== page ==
Commitee To Mark Up Health, Trade and Tax Bills
Bill to Repeal Telephone Tax Added to Mark Up Agenda
WASHINGTON -- The Senate Finance Committee will meet Wednesday, June 14 to mark up three bills: S. 662, The Breast and Cervical Cancer Treatment Act; a resolution urging the President to initiate negotiations over the issue of foreign sales corporations at the July 20 meeting of the G-8 nations in Okinawa; and H.R. 3916, a bill to repeal of the Federal communications excise tax. The mark up will take place at 10:00 am in room 215 of the Dirksen Senate Office Building.
The Breast and Cervical Treatment Act would create an optional new Medicaid eligibility category for low income women who receive a diagnosis of breast or cervical cancer through a federal screening program.
The Foreign Sales Corporation resolution expresses the sense of the Senate that the President should initiate negotiations with the members of the European Union to resolve the current dispute regarding the Foreign Sales Corporation provisions of the Internal Revenue Code and to modify World Trade Organization rules governing the border adjustability of taxes in order to ensure that such rules do not place United States exporters at a competitive disadvantage. The Foreign Sales Corporation provisions in the internal revenue code were created in 1984 to equalize tax rate treatment of the worldwide income of U.S. corporations with that of European corporations. In 1997, the EU initiated a formal protest with the WTO against the FSC regime, arguing that it was an illegal export subsidy. In October 1999, the WTO Dispute Settlement Panel ruled in favor of the EU and held that the current FSC regime must be repealed or the U.S. would be subject to trade sanctions. A compliance deadline of October 1, 2000 was set. In February 2000, the Dispute Settlement Panel's ruling and compliance date were upheld by the WTO Appellate Body. The EU this month also rejected a proposed FSC replacement regime submitted by the U.S. Treasury. Roth's resolution urges President Clinton to initiate negotiations with EU leaders at the G-8 meeting in Okinawa on July 20 in an effort to resolve the issue and ensure fair trading treatment of U.S. corporations.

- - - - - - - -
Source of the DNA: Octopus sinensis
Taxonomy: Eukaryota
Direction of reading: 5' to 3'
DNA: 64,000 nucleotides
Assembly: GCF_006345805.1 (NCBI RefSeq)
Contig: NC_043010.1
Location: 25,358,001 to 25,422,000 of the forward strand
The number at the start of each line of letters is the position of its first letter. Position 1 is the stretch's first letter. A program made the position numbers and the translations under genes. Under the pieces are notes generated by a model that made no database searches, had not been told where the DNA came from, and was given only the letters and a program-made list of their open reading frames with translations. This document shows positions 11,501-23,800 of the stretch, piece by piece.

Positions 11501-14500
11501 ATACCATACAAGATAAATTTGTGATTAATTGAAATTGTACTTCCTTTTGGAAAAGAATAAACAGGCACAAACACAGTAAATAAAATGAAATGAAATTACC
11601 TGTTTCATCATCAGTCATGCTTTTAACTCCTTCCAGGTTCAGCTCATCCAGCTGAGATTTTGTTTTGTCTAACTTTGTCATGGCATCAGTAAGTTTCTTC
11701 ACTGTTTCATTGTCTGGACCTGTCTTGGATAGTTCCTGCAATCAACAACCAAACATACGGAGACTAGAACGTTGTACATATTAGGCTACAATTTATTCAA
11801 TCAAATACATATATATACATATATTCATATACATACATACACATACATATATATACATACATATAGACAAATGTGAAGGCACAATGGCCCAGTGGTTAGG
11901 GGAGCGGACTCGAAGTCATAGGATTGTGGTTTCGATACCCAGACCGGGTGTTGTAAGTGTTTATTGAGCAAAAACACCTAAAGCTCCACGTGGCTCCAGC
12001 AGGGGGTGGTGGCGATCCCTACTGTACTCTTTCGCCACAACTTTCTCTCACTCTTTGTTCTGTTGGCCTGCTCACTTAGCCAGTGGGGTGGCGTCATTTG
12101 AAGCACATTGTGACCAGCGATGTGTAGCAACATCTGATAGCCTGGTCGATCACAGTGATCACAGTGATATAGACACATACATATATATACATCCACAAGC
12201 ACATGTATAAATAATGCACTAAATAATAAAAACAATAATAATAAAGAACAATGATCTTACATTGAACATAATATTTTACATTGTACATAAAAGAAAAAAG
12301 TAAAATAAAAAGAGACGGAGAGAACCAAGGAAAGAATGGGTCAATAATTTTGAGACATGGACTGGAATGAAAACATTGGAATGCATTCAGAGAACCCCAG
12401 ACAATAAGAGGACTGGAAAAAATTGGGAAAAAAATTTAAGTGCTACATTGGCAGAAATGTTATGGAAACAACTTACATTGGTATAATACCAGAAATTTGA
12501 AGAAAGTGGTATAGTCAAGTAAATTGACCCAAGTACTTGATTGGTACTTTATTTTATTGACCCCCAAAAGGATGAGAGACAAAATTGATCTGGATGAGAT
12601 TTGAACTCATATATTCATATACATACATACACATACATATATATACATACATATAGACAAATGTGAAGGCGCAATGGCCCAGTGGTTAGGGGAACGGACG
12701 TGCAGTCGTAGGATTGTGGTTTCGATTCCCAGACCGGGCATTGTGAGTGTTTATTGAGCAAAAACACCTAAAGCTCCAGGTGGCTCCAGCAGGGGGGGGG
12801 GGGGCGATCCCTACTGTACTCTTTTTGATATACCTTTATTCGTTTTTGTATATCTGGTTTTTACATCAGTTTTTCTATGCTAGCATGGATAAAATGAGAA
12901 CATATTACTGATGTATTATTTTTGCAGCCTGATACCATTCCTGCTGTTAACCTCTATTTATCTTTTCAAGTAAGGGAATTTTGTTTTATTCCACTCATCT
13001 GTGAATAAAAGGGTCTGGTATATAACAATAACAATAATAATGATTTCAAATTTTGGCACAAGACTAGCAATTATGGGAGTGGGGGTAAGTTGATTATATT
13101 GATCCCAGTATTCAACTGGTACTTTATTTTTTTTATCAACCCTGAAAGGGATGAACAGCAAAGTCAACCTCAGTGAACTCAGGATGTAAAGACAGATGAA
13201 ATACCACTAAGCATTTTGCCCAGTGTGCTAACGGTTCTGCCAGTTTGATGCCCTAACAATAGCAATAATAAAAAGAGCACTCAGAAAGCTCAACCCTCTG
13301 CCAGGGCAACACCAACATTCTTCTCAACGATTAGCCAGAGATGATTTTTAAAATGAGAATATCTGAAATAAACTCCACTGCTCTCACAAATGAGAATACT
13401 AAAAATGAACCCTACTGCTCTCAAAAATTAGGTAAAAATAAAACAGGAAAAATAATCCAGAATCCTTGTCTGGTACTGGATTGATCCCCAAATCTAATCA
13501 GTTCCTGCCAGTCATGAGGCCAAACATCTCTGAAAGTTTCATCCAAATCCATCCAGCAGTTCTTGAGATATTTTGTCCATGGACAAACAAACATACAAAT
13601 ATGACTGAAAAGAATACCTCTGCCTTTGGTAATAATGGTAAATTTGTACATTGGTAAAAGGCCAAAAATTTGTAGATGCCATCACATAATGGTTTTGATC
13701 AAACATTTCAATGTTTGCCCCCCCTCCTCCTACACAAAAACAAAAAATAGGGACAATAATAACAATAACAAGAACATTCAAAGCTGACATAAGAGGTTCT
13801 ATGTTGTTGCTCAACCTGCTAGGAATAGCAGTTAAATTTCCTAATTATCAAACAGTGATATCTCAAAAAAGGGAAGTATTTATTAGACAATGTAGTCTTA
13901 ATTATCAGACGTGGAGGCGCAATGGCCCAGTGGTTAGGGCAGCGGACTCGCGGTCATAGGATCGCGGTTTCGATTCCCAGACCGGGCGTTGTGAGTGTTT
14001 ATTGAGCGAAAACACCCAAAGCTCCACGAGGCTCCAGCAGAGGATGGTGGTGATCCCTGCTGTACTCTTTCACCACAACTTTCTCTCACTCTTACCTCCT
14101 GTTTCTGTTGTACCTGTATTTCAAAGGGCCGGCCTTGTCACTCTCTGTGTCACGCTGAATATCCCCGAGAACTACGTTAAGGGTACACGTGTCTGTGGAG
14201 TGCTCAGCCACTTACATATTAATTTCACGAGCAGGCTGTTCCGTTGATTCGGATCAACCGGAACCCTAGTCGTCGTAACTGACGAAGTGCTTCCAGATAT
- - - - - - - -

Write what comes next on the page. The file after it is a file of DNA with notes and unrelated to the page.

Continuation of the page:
The repeal of the Federal communications excise tax would repeal the three percent telephone excise tax, originally imposed in 1898 as a luxury tax on phone service. The House approved a bill repealing the Federal phone tax on May 25 by a vote of 420 to 2.
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